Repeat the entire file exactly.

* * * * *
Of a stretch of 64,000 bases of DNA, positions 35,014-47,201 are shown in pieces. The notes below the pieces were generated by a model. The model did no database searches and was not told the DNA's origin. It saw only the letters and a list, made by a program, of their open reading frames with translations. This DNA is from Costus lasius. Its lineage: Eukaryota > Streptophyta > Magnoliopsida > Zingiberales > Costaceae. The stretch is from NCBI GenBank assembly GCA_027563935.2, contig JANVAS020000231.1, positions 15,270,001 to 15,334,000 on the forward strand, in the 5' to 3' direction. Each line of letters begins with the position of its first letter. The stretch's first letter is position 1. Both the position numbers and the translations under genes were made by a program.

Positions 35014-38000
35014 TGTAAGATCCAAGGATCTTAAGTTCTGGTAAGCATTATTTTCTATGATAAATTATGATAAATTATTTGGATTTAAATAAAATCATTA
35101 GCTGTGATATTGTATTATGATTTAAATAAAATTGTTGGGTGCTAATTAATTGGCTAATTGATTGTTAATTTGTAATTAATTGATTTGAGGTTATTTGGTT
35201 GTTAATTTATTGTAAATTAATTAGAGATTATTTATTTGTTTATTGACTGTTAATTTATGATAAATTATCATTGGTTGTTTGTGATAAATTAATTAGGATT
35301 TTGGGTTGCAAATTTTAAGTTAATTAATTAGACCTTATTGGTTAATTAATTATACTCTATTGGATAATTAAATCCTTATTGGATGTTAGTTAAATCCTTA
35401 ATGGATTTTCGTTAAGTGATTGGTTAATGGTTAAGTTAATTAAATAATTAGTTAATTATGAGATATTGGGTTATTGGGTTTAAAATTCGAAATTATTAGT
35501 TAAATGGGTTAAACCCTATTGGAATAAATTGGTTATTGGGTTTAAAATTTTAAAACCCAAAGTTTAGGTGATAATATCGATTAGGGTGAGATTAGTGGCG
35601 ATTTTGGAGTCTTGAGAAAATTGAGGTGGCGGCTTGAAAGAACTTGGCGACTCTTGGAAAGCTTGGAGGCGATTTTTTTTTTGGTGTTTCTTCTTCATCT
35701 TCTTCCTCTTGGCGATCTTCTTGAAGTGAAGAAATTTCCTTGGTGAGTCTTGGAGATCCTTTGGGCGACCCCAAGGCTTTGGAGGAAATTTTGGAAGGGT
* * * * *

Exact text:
Of a stretch of 64,000 bases of DNA, positions 35,014-47,201 are shown in pieces. The notes below the pieces were generated by a model. The model did no database searches and was not told the DNA's origin. It saw only the letters and a list, made by a program, of their open reading frames with translations. This DNA is from Costus lasius. Its lineage: Eukaryota > Streptophyta > Magnoliopsida > Zingiberales > Costaceae. The stretch is from NCBI GenBank assembly GCA_027563935.2, contig JANVAS020000231.1, positions 15,270,001 to 15,334,000 on the forward strand, in the 5' to 3' direction. Each line of letters begins with the position of its first letter. The stretch's first letter is position 1. Both the position numbers and the translations under genes were made by a program.

Positions 35014-38000
35014 TGTAAGATCCAAGGATCTTAAGTTCTGGTAAGCATTATTTTCTATGATAAATTATGATAAATTATTTGGATTTAAATAAAATCATTA
35101 GCTGTGATATTGTATTATGATTTAAATAAAATTGTTGGGTGCTAATTAATTGGCTAATTGATTGTTAATTTGTAATTAATTGATTTGAGGTTATTTGGTT
35201 GTTAATTTATTGTAAATTAATTAGAGATTATTTATTTGTTTATTGACTGTTAATTTATGATAAATTATCATTGGTTGTTTGTGATAAATTAATTAGGATT
35301 TTGGGTTGCAAATTTTAAGTTAATTAATTAGACCTTATTGGTTAATTAATTATACTCTATTGGATAATTAAATCCTTATTGGATGTTAGTTAAATCCTTA
35401 ATGGATTTTCGTTAAGTGATTGGTTAATGGTTAAGTTAATTAAATAATTAGTTAATTATGAGATATTGGGTTATTGGGTTTAAAATTCGAAATTATTAGT
35501 TAAATGGGTTAAACCCTATTGGAATAAATTGGTTATTGGGTTTAAAATTTTAAAACCCAAAGTTTAGGTGATAATATCGATTAGGGTGAGATTAGTGGCG
35601 ATTTTGGAGTCTTGAGAAAATTGAGGTGGCGGCTTGAAAGAACTTGGCGACTCTTGGAAAGCTTGGAGGCGATTTTTTTTTTGGTGTTTCTTCTTCATCT
35701 TCTTCCTCTTGGCGATCTTCTTGAAGTGAAGAAATTTCCTTGGTGAGTCTTGGAGATCCTTTGGGCGACCCCAAGGCTTTGGAGGAAATTTTGGAAGGGT